or “My wife wants to work, but I wish she were not so stressed out all the time so that she would be interested in more love making.”
Men are becoming more passive and women more demanding and they both tell me that they don’t like it and they want to stop. Marriage is a dance and couples are stepping all over each other’s toes!
And thirdly, we are a self absorbed, individualistic culture where, “What’s in it for me?” often competes with a spouse’s needs. This makes it exceptionally difficult for couples to merge from a me state of being into a we state. Couples compete, or avoid conflict and struggle with the loss of autonomy and effort that it takes to really learn how to collaborate with one another. Collaboration is the only conflict style that truly preserves a relationship.
Your relationship success depends upon these three foundational concepts: Commitment, Communication and Conflict. And they tend to work in a circular fashion. Couples are committing less to long term marriage out of fear. It is often the source of conflict, but conflict and communication is avoided because there is no long term commitment.
First of all, marriage is an art. And like all artists, we do not simply come into the world knowing how to paint. Sure, some artists may have more natural talent than others, but all artists have to learn, practice and commit to their craft. Imagine if you would learn skills, practice the skills and commit to improving your relationship how much better it could be? As human beings, we all have the ability to learn. The choices we make, the habits we create, the energy we invest all help us to grow our relationship skills. Once we gain mastery over relationship skills and our marriage becomes of supreme importance to us, the permanent commitment of a relationship is reinforced and valued.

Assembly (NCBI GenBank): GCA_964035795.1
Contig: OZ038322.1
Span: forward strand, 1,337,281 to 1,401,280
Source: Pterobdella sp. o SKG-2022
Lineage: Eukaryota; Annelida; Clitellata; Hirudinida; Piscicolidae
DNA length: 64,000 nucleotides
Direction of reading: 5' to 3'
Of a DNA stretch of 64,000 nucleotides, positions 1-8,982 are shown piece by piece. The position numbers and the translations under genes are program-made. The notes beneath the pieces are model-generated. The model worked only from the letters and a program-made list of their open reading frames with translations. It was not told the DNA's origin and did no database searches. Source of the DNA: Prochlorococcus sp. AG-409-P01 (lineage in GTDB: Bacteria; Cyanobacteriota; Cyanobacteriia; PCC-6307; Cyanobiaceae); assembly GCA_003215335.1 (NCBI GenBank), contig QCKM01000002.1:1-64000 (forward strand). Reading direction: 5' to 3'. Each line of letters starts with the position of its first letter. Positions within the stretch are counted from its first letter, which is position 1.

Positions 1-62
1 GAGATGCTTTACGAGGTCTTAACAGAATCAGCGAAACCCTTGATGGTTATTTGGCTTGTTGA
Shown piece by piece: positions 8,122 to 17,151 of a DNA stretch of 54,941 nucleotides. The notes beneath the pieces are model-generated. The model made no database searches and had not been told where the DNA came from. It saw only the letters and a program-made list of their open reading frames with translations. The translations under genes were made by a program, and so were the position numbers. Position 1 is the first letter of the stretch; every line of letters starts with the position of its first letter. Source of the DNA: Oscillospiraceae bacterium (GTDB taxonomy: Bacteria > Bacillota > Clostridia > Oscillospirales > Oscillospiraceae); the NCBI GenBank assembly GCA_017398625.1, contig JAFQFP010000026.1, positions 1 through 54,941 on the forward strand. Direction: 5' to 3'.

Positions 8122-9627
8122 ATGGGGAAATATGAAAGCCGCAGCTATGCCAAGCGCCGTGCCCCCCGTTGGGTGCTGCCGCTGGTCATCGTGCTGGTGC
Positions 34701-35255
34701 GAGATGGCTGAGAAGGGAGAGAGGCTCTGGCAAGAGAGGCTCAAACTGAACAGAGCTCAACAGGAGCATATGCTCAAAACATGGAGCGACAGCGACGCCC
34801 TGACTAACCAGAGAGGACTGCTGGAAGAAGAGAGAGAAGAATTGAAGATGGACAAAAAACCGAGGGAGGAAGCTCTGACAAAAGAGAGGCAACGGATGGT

Secondly, Human beings naturally move towards people who make them feel good. Therefore, if your communication style is blaming, shaming or complaining, it will evoke a defensive, avoidant or contemptuous partnership. Learn how to communicate effectively by taking ownership of how you are feeling, thinking or behaving (remember no one is perfect). Develop empathy and deeper understanding for your spouse through listening and being attentive. And affirm and encourage your spouse on a daily basis. Take the time to define your roles, responsibilities and expectations in marriage and communicate them with one another. Work at it until you are gliding on the dance floor of life together like Ginger Rogers and Fred Astaire.
Thirdly, like childhood developmental stages, there are stages in a marital relationships. Some of the stages (like adolescence) are tougher to get through and couples can get stuck. (For a full discussion on these stages, read How To Be A Couple: Sex, Love and Marriage available at HowToBeACouple.com
. Couples generally come into marriage therapy because they are stuck in stage 3, setting boundaries or stage 4, conflict negotiation stage. Both of these stages send romantic love and infatuation feelings into a tail spin as our differences emerge and fuel a fight or flight reaction. Couples begin to doubt their choice in partner. “Who did I marry. I thought you were different!”
I enjoy teaching couples that there is purpose in our differences. It is the ingredient that transforms each one of us to become a better version of ourselves. Getting through this stage successfully requires fair fighting rules, problem solving skills and a collaborative style of conflict resolution. Otherwise, the marital house that you are building, will not have a secure foundation.
The path of least resistance is to follow the fox and exclaim that marriage is irrelevant. However, remember that the fox really did want the grapes, he just did not know how to get them.